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Removing Barriers and Providing Better Care

Excerpt from Budget 2018 – Budget Papers – Chapter I

Investing in Developmental Services
Ontario is committed to building a fair society where people with developmental disabilities can live independent, healthy and inclusive lives. Over the past decade, the government has transformed the developmental services sector to better support approximately 47,000 adults with developmental disabilities through a community-based approach that enables choice and active participation in the community. To enhance continuity across the system, the government introduced supports to ease the transition from youth to adult services, so that care for families remains reliable and uninterrupted. Investments also supported tools to help families navigate available services to ensure that families can make the best informed choices for their households.

Starting in 2018, Ontario will invest an additional $1.8 billion over three years to expand services for people living with developmental disabilities, including:

  • Expanding direct funding to the Passport program to ensure that more than 40,000 eligible people with a developmental disability will receive at least $5,000 per year, providing choice and flexibility in receiving critical supports and services;
  • Providing resources for case management and planning supports that will help youth access relevant services as they transition to adulthood, including paths to postsecondary education, employment and financial resources;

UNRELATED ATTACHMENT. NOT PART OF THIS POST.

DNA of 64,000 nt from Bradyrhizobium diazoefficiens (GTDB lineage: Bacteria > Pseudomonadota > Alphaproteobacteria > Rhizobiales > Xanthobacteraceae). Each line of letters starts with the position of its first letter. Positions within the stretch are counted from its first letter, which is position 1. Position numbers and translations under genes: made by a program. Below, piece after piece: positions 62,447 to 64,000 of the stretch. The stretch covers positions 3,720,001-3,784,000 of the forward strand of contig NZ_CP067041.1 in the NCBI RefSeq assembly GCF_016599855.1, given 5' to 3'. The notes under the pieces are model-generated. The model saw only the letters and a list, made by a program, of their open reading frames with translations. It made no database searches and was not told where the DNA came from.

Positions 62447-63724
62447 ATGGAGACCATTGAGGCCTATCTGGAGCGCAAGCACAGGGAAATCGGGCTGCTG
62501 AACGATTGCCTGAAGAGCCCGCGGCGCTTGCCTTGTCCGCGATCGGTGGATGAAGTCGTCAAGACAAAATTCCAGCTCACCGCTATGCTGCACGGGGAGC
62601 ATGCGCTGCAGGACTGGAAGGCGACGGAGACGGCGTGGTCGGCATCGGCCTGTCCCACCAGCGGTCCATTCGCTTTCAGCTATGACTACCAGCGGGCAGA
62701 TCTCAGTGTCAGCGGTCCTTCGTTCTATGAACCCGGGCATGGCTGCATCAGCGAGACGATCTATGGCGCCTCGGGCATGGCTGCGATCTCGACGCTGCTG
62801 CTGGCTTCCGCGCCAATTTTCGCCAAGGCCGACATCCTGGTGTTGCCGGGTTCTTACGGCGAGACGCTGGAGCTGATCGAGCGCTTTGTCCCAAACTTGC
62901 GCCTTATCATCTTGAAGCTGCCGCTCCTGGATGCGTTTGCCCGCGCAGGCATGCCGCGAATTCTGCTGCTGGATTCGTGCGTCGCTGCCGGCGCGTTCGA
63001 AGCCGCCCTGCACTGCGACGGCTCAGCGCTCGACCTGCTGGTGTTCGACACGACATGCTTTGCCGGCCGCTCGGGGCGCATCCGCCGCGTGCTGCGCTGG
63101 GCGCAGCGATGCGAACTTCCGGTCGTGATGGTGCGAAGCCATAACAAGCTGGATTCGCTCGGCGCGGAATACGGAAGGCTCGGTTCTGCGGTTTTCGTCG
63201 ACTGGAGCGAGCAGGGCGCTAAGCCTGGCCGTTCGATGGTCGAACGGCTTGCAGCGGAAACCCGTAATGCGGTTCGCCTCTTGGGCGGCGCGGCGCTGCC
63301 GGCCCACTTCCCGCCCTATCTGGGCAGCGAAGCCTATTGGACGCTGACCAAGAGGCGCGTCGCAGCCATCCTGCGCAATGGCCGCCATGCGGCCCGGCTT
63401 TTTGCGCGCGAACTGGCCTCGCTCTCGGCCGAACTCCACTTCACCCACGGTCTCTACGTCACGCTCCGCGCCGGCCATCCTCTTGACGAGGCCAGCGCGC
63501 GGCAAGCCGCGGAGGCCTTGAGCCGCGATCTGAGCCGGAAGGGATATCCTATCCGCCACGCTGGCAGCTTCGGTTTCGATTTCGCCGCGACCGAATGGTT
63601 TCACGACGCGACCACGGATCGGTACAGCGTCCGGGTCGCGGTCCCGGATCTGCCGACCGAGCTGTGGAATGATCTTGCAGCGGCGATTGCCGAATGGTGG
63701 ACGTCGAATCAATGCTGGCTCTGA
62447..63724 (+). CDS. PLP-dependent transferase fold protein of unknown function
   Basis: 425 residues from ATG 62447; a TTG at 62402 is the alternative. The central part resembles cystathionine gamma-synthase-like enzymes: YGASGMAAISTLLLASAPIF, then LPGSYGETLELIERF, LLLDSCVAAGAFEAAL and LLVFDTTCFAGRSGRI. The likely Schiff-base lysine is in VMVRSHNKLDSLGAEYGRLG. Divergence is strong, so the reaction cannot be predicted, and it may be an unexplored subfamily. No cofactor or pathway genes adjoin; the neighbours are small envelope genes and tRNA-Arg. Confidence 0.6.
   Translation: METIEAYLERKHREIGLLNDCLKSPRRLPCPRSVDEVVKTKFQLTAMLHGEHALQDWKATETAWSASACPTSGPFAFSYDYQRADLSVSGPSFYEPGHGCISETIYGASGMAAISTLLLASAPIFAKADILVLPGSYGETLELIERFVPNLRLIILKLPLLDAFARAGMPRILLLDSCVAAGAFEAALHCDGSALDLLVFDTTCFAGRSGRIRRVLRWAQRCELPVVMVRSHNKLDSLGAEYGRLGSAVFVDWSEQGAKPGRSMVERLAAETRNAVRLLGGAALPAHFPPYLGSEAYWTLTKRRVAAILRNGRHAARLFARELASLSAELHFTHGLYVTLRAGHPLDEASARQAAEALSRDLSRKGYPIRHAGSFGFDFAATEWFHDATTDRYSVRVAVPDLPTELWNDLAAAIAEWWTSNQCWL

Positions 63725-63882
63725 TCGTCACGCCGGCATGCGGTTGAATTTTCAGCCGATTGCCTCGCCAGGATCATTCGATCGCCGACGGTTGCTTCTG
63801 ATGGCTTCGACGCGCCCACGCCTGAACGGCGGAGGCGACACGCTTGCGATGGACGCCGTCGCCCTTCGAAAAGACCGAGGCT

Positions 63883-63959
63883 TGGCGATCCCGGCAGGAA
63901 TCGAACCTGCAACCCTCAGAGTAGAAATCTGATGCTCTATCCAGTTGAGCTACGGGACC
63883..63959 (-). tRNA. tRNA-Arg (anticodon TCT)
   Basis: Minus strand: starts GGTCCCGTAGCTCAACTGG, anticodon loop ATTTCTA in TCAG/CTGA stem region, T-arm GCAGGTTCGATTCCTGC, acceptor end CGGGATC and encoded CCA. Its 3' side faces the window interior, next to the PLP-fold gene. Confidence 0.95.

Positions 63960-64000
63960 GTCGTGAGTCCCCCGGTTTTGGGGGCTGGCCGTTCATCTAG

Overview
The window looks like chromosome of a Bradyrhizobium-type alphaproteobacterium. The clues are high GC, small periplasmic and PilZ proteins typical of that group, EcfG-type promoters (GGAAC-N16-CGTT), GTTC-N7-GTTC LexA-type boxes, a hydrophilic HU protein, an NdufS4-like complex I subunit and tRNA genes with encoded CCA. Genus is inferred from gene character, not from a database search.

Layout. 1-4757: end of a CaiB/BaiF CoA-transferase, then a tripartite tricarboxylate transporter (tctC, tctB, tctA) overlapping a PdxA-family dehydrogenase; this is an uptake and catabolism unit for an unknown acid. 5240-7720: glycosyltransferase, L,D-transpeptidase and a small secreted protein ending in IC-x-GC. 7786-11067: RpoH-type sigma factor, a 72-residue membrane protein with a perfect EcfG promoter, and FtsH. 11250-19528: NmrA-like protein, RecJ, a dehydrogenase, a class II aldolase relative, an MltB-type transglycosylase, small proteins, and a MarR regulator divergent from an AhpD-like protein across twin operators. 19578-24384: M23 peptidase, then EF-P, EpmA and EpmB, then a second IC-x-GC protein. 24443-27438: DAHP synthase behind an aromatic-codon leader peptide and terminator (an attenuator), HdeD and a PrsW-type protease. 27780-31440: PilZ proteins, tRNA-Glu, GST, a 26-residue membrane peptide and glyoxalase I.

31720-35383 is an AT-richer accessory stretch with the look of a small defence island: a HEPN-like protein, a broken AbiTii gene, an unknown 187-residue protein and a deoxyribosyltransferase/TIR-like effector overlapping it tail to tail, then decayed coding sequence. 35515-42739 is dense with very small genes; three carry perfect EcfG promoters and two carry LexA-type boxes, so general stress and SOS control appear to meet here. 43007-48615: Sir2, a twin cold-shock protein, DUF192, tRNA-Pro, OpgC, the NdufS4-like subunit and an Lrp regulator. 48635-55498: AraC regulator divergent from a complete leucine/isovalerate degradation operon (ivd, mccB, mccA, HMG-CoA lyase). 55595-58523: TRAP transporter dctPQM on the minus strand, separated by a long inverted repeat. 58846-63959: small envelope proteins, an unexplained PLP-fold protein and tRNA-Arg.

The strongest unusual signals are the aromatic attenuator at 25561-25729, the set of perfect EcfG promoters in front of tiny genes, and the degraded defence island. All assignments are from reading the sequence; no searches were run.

• Implementing a 24/7 emergency hotline to provide immediate support to individuals and families with urgent needs and to deploy front-line professionals to prevent crisis situations;
  • Strengthening training for police and front-line justice sector workers to identify and potentially divert individuals with developmental disabilities from the justice system, directing them to more appropriate services when needed;
  • Supporting more than 800 people with developmental disabilities who are inappropriately housed in hospitals, long-term care homes, shelters or correctional facilities in moving into suitable, safe homes in their community;
  • Encouraging innovative housing solutions at the community level that will increase residential capacity and improve in-home supports, including respite for caregivers to alleviate the challenges associated with full-time care, allowing people to live at home longer; and
  • Funding increases of more than $200 million over three years to over 350 community-based agencies to continue the delivery of high-quality services and enhance the capacity of service providers, ensuring long-term sustainability of the sector.

Through these additional investments, the government is building on its work over the past decade to transform the way it supports individuals with developmental disabilities.

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